All Aboard


Ten years ago, Stephen Jencks, MD, MPH, was hospitalized after taking a nasty spill and rupturing a kidney, breaking two ribs, and fracturing two transverse processes. The independent healthcare safety and quality consultant based in Baltimore still laughs ruefully at what happened next.

Dr. Jencks was stabilized and given OxyContin to treat his considerable pain, and then he was discharged—without his wife or another caregiver present, with a prescription for nothing more than Tylenol, and without any instructions on what to do if his condition worsened. Twelve hours after returning home, his pain re-emerged with such a vengeance that he experienced severe muscle spasms.

Dr. Jencks suspects his doctor was so focused on his ruptured kidney that pain management and follow-up fell by the wayside. “I am not an unassertive individual, so why didn’t I say something?” he asks. “The simple answer is that, at least for me, if I’m taking OxyContin, there are no problems. People tend not to be at the very top of their game when they’re on opioids and traumatized.”

He made it through the night at home and received better pain medication in the morning, but his experience, he says, “beautifully illustrates” the chronic problem of less-than-graceful transfers of care that can lead to unnecessary hospital readmissions. If it nearly happened to him, it can happen to anyone.

And, based on his research, it often does. In an influential 2009 New England Journal of Medicine study coauthored with Mark Williams, MD, FACP, FHM, professor and chief of the division of hospital medicine at Northwestern University’s Feinberg School of Medicine in Chicago, and principal investigator of SHM’s Project BOOST, and Eric Coleman, MD, MPH, FACP, associate professor of medicine and director of the care transitions program at the University of Colorado Denver, Dr. Jencks helped uncover some startling statistics: During a 15-month period from 2003 to 2004, nearly 20% of the roughly 12 million Medicare beneficiaries discharged from hospitals were readmitted within 30 days (see “State-by-State Breakdown of 30-Day Rehospitalizations of Medicare Beneficiaries,” p. 7).1 Of those patients discharged to the community and then rehospitalized, half had not seen their own primary-care physician (PCP) in the interim. In all, the authors estimated Medicare’s financial toll from unplanned rehospitalizations at $17.4 billion for 2004 alone.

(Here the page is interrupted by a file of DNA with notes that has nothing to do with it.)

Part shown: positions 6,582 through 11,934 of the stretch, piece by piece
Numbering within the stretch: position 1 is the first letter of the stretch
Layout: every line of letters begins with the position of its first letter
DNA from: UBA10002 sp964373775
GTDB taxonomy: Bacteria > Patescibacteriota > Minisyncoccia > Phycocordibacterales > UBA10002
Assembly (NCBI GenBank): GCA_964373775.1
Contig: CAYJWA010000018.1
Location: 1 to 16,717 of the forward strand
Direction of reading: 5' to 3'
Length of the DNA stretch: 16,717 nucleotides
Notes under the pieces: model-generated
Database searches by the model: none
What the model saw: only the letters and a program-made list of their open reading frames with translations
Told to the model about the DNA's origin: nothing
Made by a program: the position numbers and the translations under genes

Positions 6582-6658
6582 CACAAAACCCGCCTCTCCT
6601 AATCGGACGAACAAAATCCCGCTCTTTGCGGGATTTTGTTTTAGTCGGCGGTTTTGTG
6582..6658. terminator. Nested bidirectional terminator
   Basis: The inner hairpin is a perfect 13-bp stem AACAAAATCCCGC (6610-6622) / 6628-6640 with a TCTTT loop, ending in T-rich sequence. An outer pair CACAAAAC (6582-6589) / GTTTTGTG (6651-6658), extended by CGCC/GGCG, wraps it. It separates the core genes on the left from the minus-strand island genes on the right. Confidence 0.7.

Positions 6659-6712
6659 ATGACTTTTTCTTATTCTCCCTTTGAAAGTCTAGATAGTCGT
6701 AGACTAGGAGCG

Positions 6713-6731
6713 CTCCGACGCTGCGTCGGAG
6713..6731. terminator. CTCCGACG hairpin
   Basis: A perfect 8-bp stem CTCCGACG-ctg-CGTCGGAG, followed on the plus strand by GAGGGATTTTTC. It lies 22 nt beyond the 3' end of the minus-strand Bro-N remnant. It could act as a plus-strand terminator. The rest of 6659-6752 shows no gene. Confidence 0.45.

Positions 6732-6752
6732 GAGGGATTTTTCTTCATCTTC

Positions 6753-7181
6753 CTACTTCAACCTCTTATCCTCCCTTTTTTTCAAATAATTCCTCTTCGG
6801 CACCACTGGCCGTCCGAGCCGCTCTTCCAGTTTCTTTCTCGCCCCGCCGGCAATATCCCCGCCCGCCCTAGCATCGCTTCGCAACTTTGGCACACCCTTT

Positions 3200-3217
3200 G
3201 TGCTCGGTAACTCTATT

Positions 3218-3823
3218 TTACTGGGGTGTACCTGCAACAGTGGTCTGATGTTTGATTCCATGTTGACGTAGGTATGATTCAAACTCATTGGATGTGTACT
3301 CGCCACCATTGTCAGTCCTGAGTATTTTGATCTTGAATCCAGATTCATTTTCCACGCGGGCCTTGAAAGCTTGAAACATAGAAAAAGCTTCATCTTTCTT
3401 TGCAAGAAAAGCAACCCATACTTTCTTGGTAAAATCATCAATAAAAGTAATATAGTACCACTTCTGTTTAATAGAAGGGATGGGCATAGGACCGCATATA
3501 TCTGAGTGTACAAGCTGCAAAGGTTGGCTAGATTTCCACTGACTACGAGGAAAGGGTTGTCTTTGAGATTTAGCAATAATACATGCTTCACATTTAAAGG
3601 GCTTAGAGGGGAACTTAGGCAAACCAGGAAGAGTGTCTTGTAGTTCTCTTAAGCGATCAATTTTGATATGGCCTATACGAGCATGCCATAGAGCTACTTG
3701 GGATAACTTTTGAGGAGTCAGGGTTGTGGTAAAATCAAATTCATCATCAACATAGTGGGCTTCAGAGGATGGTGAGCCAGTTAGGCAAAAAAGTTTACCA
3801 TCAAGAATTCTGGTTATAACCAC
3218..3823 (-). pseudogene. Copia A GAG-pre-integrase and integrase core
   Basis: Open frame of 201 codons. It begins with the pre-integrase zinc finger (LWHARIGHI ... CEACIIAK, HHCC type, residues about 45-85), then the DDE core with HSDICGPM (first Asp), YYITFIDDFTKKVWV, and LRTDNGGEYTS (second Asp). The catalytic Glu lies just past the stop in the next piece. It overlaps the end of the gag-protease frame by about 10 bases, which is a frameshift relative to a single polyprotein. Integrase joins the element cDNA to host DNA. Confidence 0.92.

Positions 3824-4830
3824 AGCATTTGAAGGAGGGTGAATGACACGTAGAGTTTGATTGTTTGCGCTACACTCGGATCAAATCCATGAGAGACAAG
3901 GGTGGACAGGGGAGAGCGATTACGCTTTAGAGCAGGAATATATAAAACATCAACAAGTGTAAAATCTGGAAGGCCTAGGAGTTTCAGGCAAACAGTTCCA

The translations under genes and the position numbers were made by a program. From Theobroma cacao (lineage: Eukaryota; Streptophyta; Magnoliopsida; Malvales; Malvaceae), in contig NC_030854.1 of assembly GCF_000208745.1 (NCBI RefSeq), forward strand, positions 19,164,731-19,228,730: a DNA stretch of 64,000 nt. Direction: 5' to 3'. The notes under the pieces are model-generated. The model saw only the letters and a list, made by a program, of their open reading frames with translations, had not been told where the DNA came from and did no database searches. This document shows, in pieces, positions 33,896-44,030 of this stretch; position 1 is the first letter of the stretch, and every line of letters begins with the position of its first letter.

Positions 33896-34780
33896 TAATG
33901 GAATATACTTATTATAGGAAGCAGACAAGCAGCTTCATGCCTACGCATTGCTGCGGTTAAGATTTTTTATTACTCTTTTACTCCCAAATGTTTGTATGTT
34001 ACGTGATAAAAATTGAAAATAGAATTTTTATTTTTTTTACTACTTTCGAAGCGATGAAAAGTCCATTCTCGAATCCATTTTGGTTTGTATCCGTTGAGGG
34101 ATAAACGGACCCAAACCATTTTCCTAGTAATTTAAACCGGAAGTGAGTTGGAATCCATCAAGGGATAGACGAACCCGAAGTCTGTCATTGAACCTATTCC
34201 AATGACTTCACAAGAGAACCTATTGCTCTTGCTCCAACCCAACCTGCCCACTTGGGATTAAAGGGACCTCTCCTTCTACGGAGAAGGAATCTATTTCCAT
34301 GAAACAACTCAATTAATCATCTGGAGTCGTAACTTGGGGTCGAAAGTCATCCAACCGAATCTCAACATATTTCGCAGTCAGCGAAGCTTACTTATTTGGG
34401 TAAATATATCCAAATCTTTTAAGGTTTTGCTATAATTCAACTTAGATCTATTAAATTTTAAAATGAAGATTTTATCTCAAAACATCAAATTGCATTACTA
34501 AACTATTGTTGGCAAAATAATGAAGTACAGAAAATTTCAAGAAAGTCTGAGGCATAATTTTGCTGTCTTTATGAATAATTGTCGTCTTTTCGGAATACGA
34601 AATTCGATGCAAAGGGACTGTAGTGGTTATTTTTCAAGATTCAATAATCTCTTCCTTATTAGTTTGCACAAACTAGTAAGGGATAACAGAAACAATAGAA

Anatomy of a Successful Readmission-Reducing Project

No single project or model aimed at improving hospital readmission rates will fit the needs of every institution. Most successful ones, however, include several core features, each of which involves a central question:

  • Q1. Individual risk assessment: What are the chances that a specific patient will wind up back in the hospital, and why?
  • Q2. Medication reconciliation: Do any drugs prescribed in the hospital replace, duplicate, or conflict with others that the patient has been taking?
  • Q3. Patient and family engagement: Does the patient and his or her family understand what should be done to minimize the risk of a rehospitalization, and have they been given the necessary information and resources prior to discharge?
  • Q4. Care partnerships: Have outpatient physicians and other care providers been actively informed in a timely manner of the patient’s condition and course of treatment in the hospital? Is there a joint plan of action?—BN

Surprisingly, Dr. Jencks’ study and a 2007 Medicare Payment Advisory Commission report to Congress provided the first estimates of the overall burden of rehospitalization in nearly a quarter-century. Since then, however, the topic has been a mainstay in conversations about the kinds of interventions that could yield major improvements in healthcare.

“The thing that has propelled this to the front is the recognition that we really can do better,” Dr. Jencks says. “What had tended to be seen as just an evitable consequence of people being sick is now increasingly seen as often being the consequence of not having done as good a job as we should have.”

Beyond the potential for poor patient outcomes and wasted money, healthcare experts say excessive readmissions have the potential to undermine the reputations of hospitalists just as they are moving to center stage in national quality-improvement (QI) efforts.